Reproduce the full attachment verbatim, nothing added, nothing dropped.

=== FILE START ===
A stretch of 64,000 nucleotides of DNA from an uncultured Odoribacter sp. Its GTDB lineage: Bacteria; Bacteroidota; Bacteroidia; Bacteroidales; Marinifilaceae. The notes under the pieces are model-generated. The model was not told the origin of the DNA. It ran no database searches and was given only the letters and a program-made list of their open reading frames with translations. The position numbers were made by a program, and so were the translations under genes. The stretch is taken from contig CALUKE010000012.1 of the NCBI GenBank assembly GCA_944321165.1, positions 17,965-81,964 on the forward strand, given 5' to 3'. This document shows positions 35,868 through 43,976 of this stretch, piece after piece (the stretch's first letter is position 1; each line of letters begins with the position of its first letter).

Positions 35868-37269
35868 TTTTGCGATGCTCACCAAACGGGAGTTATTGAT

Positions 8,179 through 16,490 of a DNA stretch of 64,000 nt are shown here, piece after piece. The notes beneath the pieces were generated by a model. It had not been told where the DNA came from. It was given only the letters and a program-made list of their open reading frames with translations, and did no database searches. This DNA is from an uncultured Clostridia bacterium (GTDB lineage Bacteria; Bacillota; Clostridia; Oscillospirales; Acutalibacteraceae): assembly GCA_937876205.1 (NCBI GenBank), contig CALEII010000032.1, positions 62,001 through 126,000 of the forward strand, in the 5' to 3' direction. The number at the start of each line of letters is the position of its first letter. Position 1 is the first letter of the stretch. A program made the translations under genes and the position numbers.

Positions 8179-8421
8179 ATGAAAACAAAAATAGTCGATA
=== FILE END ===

A stretch of 64,000 nucleotides of DNA from an uncultured Odoribacter sp. Its GTDB lineage: Bacteria; Bacteroidota; Bacteroidia; Bacteroidales; Marinifilaceae. The notes under the pieces are model-generated. The model was not told the origin of the DNA. It ran no database searches and was given only the letters and a program-made list of their open reading frames with translations. The position numbers were made by a program, and so were the translations under genes. The stretch is taken from contig CALUKE010000012.1 of the NCBI GenBank assembly GCA_944321165.1, positions 17,965-81,964 on the forward strand, given 5' to 3'. This document shows positions 35,868 through 43,976 of this stretch, piece after piece (the stretch's first letter is position 1; each line of letters begins with the position of its first letter).

Positions 35868-37269
35868 TTTTGCGATGCTCACCAAACGGGAGTTATTGAT

Positions 8,179 through 16,490 of a DNA stretch of 64,000 nt are shown here, piece after piece. The notes beneath the pieces were generated by a model. It had not been told where the DNA came from. It was given only the letters and a program-made list of their open reading frames with translations, and did no database searches. This DNA is from an uncultured Clostridia bacterium (GTDB lineage Bacteria; Bacillota; Clostridia; Oscillospirales; Acutalibacteraceae): assembly GCA_937876205.1 (NCBI GenBank), contig CALEII010000032.1, positions 62,001 through 126,000 of the forward strand, in the 5' to 3' direction. The number at the start of each line of letters is the position of its first letter. Position 1 is the first letter of the stretch. A program made the translations under genes and the position numbers.

Positions 8179-8421
8179 ATGAAAACAAAAATAGTCGATA